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Regionalism in services : a study of ASEAN (الإنجليزية)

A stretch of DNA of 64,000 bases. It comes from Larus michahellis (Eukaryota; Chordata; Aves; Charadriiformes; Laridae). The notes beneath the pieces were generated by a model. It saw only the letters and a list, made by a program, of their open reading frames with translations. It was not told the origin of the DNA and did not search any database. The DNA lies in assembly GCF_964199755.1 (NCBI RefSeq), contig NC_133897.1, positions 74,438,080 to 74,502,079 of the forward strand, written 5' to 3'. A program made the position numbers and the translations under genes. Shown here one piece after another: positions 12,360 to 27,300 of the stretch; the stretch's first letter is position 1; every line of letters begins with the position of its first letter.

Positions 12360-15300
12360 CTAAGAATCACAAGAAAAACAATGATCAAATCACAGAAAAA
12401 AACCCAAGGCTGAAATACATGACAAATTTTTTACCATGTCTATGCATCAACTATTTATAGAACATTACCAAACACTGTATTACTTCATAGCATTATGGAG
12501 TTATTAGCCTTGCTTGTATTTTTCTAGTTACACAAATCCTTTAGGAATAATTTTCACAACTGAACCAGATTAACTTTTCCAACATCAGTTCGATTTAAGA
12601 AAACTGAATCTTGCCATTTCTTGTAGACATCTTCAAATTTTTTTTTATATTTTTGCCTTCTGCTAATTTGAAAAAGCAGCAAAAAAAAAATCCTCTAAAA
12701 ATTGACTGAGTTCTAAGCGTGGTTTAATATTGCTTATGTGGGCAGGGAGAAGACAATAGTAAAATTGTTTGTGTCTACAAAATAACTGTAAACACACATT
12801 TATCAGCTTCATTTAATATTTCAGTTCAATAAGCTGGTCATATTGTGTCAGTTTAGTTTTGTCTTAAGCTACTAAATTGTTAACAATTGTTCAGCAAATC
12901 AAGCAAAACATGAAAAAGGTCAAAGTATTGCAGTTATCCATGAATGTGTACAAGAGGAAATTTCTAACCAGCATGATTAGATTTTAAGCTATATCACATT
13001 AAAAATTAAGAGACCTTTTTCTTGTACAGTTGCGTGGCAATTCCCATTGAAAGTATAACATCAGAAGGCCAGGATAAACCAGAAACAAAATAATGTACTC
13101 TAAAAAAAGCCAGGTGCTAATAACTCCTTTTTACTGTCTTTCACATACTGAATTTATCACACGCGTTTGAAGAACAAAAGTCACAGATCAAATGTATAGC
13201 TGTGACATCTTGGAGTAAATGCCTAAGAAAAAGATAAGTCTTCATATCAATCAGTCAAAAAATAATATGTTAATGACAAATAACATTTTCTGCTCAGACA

Can regionalism do what multilateralism has so far failed to do—promote greater openness of services markets? Although previous research has pointed to the wider and deeper legal commitments under regional agreements as proof that it can, no previous study has assessed the impact of such agreements on applied policies. This paper focuses on the Association of Southeast Asian Nations (ASEAN), where regional integration of services markets has been linked to thriving regional supply chains. Drawing on surveys conducted in 2008 and 2012 of applied policies in the key services sectors of ASEAN countries, the paper assesses the impact of the ASEAN Framework Agreement on Services (AFAS) and the ambitious ASEAN Economic Community Blueprint, which envisaged integrated services markets by 2015. The analysis finds that over this period, ASEAN did not integrate faster internally than vis-à-vis the rest of the world: policies applied to trade with other ASEAN countries were virtually the same as those applied to trade with rest of the world. Moreover, the recent commitments scheduled under AFAS did not produce significant liberalization and, in a few instances, services trade policy actually became more restrictive. The two exceptions are in areas that are not on the multilateral negotiating agenda: steps have been taken toward creating regional open skies in air transport, and a few mutual recognition agreements have been negotiated in professional services. These findings suggest that regional negotiations add the most value when they are focused on areas that are not being addressed multilaterally.